The recent interest in studying the adsorption and emission spectra of the hazy atmospheres of exoplanets stimulates the interest in clusters, small aggregates of atoms or molecules. The nucleation and dynamics of nanoparticles in the Earth’s atmosphere and their impact on the global climate and environment is another important area of research stimulating investigations of nucleation processes. However, how these small aggregates form is not wholly understood. Traditionally, nucleation of clusters or other phases is described through Classical Nucleation Theory. Although this theory has many discrepancies in describing the nucleation of submicron particles. In this work, we have performed molecular dynamics simulations of the nucleation of ion-seeded nanoparticles, specifically ArnH+ clusters, to investigate the microscopic mechanisms of nucleation from a gas or liquid phase. From these simulations, we have studied the stages of the nonequilibrium and equilibrium growth of ArnH+ clusters and analyzed the size distribution and internal energy relaxation of nascent clusters during different stages of their growth. The fundamental impact of the internal energy relaxation on the nonequilibrium nucleation of small ArnH+ clusters has been demonstrated. This analysis has generally been avoided in previous investigations due to assumptions of the equilibrium nature of the nucleation process. The results of our simulations showed that nanoparticles are formed in highly excited states, thus the cluster growth and relaxation are concurrent processes, and that relaxation of the cluster internal energy can delay cluster growth processes. To further investigate the internal energy relaxation, an ensemble of molecular dynamics simulations was performed for the detailed analysis of the average time evolution of kinetic, potential, and total energies of small ArnH+ clusters, and their kinetic energy relaxation. The results of the performed simulations have been explained through the use of a collisional Boltzmann equation describing the energy relaxation processes. Lastly, the general relationship between nonequilibrium growth and internal energy relaxation is discussed.
Dr. Esteban Goetz, Department of Physics, University of Connecticut
Interferometric Harmonic Spectroscopy for Electron Dynamics Imaging and Attosecond Pulse Train Phase Characterization
The advent of ultrashort light pulses has opened the possibility of investigating atomic and molecular processes on their natural time scales. In particular, Attosecond Transient Absorption Spectroscopy (ATAS) [1], a technique that allows to time-resolve the quantum dynamics of electrons by monitoring the absorption of extreme ultraviolet (XUV) radiation by an atomic or molecular system when the latter is dressed by an infrared (IR) laser source.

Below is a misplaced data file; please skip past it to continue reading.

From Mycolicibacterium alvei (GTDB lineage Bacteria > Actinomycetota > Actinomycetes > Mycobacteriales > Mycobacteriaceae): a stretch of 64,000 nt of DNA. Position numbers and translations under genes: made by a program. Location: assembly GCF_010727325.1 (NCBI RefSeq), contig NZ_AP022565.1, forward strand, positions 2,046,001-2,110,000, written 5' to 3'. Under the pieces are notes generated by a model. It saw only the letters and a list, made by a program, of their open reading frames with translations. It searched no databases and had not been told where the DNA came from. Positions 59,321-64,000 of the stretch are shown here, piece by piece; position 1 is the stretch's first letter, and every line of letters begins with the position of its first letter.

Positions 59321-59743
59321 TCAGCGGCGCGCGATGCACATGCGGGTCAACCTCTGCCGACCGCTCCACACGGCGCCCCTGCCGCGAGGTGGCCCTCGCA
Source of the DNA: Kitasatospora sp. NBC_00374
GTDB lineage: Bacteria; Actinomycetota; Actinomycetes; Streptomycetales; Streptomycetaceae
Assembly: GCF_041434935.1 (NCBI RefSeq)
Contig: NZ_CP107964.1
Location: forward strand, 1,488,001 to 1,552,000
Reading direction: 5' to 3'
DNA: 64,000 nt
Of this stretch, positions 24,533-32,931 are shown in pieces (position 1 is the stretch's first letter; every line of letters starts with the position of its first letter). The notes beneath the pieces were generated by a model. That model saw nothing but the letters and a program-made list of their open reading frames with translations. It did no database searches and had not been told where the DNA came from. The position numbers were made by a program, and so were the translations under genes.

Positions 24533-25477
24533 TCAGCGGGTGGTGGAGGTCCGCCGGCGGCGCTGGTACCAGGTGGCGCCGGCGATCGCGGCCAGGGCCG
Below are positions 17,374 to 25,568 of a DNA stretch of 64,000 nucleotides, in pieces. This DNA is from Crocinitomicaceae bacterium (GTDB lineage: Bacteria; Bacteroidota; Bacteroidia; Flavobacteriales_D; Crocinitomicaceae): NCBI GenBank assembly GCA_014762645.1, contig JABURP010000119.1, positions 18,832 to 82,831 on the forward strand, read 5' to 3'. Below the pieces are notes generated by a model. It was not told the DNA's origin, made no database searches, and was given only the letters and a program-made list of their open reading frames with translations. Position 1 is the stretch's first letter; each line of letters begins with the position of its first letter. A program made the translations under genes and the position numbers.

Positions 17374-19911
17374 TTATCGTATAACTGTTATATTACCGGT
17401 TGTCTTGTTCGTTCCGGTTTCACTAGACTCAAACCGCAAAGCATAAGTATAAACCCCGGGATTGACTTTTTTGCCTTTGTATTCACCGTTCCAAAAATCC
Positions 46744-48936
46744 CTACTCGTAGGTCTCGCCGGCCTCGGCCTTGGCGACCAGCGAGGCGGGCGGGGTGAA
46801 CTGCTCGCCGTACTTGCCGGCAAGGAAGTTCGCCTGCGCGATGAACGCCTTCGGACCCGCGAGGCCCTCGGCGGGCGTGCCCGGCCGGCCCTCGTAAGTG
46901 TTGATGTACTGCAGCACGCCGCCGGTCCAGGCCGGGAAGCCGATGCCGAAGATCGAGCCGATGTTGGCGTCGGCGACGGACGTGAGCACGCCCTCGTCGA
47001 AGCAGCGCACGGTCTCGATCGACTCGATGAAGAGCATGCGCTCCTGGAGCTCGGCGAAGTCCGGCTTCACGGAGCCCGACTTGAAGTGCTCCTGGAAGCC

Motivated by recent experimental advances in self-referenced interferometric harmonic spectroscopy [2], we theoretically investigate an alternative approach to ATAS for electron dynamics imaging and attosecond pulse train (APT) phase characterization. In contrast to ATAS, which gives access to the imaginary part of the refractive index through an absorption measurement, an interferometric phase measurement gives information of its real part. In this talk, I will discuss the link between the XUV phase measurements of Ref. [2] and the different photoexcitation pathways occurring at the atomic level which are imprinted in the real part of the macroscopic refractive index. As an application, we show how such an interferometric approach can be used for phase retrieval of attosecond pulse trains based on two-arm harmonic spectroscopy and an optimization algorithm. Finally, I will highlight the impact of spin-orbit couplings and macroscopic and field propagation effects on the phase measurements and APT phase retrieval. Our theoretical description is based on numerical solution of the scalar Maxwell equations beyond Beer’s Law for the macroscopic field propagation coupled to the time-dependent Schroedinger equation for the quantum dynamics.
[1] M. Holler et al., Phys. Rev. Lett. 106, 123601 (2011)
[2] G. R. Harrison et al., arXiv:2305.17263 (2023)
Circuit complexity and functionality: a thermodynamic perspective
We explore a link between complexity and physics for circuits of given functionality. Taking advantage of the connection between circuit counting problems and the derivation of ensembles in statistical mechanics, we tie the entropy of circuits of a given functionality and fixed number of gates to circuit complexity. We use thermodynamic relations to connect the quantity analogous to the equilibrium temperature to the exponent describing the exponential growth of the number of distinct functionalities as a function of complexity. This connection is intimately related to the finite compressibility of typical circuits. Finally, we use the thermodynamic approach to formulate a framework for the obfuscation of programs of arbitrary length – an important problem in cryptography – as thermalization through recursive mixing of neighboring sections of a circuit, which can viewed as the mixing of two containers with “gases of gates”. This recursive process equilibrates the average complexity and leads to the saturation of the circuit entropy, while preserving functionality of the overall circuit. The thermodynamic arguments hinge on ergodicity in the space of circuits which we conjecture is limited to disconnected ergodic sectors due to fragmentation. The notion of fragmentation has important implications for the problem of circuit obfuscation as it implies that there are circuits with same size and functionality that cannot be connected via local moves. Furthermore, we argue that fragmentation is unavoidable unless the complexity classes NP and coNP coincide.